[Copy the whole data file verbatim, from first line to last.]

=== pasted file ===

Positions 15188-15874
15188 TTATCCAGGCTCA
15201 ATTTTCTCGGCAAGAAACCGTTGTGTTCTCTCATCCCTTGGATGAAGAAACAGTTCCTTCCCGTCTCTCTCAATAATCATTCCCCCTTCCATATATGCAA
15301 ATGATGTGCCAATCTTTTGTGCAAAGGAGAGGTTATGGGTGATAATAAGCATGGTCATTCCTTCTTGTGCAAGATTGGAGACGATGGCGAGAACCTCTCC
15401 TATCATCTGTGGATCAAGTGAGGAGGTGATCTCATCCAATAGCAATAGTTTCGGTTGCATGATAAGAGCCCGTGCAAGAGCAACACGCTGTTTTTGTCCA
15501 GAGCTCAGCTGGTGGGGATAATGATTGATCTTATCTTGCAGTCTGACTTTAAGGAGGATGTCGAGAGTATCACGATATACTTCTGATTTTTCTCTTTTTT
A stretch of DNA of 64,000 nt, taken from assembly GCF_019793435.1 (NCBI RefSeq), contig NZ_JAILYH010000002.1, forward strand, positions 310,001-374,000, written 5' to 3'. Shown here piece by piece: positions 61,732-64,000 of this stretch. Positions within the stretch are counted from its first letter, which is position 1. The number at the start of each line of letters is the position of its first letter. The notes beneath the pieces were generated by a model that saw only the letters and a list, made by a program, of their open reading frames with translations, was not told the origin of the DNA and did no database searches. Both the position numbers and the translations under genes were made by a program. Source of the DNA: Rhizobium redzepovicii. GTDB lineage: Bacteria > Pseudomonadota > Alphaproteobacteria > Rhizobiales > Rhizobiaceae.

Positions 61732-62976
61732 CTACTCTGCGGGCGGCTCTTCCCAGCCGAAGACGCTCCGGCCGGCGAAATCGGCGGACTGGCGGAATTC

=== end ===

Positions 15188-15874
15188 TTATCCAGGCTCA
15201 ATTTTCTCGGCAAGAAACCGTTGTGTTCTCTCATCCCTTGGATGAAGAAACAGTTCCTTCCCGTCTCTCTCAATAATCATTCCCCCTTCCATATATGCAA
15301 ATGATGTGCCAATCTTTTGTGCAAAGGAGAGGTTATGGGTGATAATAAGCATGGTCATTCCTTCTTGTGCAAGATTGGAGACGATGGCGAGAACCTCTCC
15401 TATCATCTGTGGATCAAGTGAGGAGGTGATCTCATCCAATAGCAATAGTTTCGGTTGCATGATAAGAGCCCGTGCAAGAGCAACACGCTGTTTTTGTCCA
15501 GAGCTCAGCTGGTGGGGATAATGATTGATCTTATCTTGCAGTCTGACTTTAAGGAGGATGTCGAGAGTATCACGATATACTTCTGATTTTTCTCTTTTTT
A stretch of DNA of 64,000 nt, taken from assembly GCF_019793435.1 (NCBI RefSeq), contig NZ_JAILYH010000002.1, forward strand, positions 310,001-374,000, written 5' to 3'. Shown here piece by piece: positions 61,732-64,000 of this stretch. Positions within the stretch are counted from its first letter, which is position 1. The number at the start of each line of letters is the position of its first letter. The notes beneath the pieces were generated by a model that saw only the letters and a list, made by a program, of their open reading frames with translations, was not told the origin of the DNA and did no database searches. Both the position numbers and the translations under genes were made by a program. Source of the DNA: Rhizobium redzepovicii. GTDB lineage: Bacteria > Pseudomonadota > Alphaproteobacteria > Rhizobiales > Rhizobiaceae.

Positions 61732-62976
61732 CTACTCTGCGGGCGGCTCTTCCCAGCCGAAGACGCTCCGGCCGGCGAAATCGGCGGACTGGCGGAATTC